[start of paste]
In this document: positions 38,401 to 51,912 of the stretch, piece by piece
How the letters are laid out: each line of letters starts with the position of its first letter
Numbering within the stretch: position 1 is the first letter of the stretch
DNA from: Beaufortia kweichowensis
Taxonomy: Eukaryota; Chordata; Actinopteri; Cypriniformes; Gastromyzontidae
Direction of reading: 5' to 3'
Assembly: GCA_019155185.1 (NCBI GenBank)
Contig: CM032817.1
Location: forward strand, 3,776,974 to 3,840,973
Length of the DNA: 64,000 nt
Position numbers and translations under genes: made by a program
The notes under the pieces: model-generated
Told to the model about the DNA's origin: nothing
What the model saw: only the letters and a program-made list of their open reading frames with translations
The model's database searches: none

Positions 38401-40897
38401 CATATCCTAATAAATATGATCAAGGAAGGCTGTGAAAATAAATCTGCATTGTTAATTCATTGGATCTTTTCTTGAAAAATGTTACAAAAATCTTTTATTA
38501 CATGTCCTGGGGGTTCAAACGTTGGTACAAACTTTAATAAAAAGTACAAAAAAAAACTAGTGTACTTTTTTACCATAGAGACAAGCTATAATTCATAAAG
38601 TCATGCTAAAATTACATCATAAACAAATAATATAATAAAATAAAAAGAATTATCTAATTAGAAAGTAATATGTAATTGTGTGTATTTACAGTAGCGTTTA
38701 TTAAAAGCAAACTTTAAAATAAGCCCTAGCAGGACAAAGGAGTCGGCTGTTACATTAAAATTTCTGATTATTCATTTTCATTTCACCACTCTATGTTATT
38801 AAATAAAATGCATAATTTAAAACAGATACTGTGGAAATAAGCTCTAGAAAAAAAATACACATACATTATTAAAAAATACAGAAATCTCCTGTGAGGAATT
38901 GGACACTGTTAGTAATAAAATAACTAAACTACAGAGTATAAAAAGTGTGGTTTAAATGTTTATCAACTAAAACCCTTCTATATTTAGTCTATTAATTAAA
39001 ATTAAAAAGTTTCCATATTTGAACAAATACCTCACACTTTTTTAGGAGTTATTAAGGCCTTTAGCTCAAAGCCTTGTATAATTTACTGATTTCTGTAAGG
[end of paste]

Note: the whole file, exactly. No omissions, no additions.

In this document: positions 38,401 to 51,912 of the stretch, piece by piece
How the letters are laid out: each line of letters starts with the position of its first letter
Numbering within the stretch: position 1 is the first letter of the stretch
DNA from: Beaufortia kweichowensis
Taxonomy: Eukaryota; Chordata; Actinopteri; Cypriniformes; Gastromyzontidae
Direction of reading: 5' to 3'
Assembly: GCA_019155185.1 (NCBI GenBank)
Contig: CM032817.1
Location: forward strand, 3,776,974 to 3,840,973
Length of the DNA: 64,000 nt
Position numbers and translations under genes: made by a program
The notes under the pieces: model-generated
Told to the model about the DNA's origin: nothing
What the model saw: only the letters and a program-made list of their open reading frames with translations
The model's database searches: none

Positions 38401-40897
38401 CATATCCTAATAAATATGATCAAGGAAGGCTGTGAAAATAAATCTGCATTGTTAATTCATTGGATCTTTTCTTGAAAAATGTTACAAAAATCTTTTATTA
38501 CATGTCCTGGGGGTTCAAACGTTGGTACAAACTTTAATAAAAAGTACAAAAAAAAACTAGTGTACTTTTTTACCATAGAGACAAGCTATAATTCATAAAG
38601 TCATGCTAAAATTACATCATAAACAAATAATATAATAAAATAAAAAGAATTATCTAATTAGAAAGTAATATGTAATTGTGTGTATTTACAGTAGCGTTTA
38701 TTAAAAGCAAACTTTAAAATAAGCCCTAGCAGGACAAAGGAGTCGGCTGTTACATTAAAATTTCTGATTATTCATTTTCATTTCACCACTCTATGTTATT
38801 AAATAAAATGCATAATTTAAAACAGATACTGTGGAAATAAGCTCTAGAAAAAAAATACACATACATTATTAAAAAATACAGAAATCTCCTGTGAGGAATT
38901 GGACACTGTTAGTAATAAAATAACTAAACTACAGAGTATAAAAAGTGTGGTTTAAATGTTTATCAACTAAAACCCTTCTATATTTAGTCTATTAATTAAA
39001 ATTAAAAAGTTTCCATATTTGAACAAATACCTCACACTTTTTTAGGAGTTATTAAGGCCTTTAGCTCAAAGCCTTGTATAATTTACTGATTTCTGTAAGG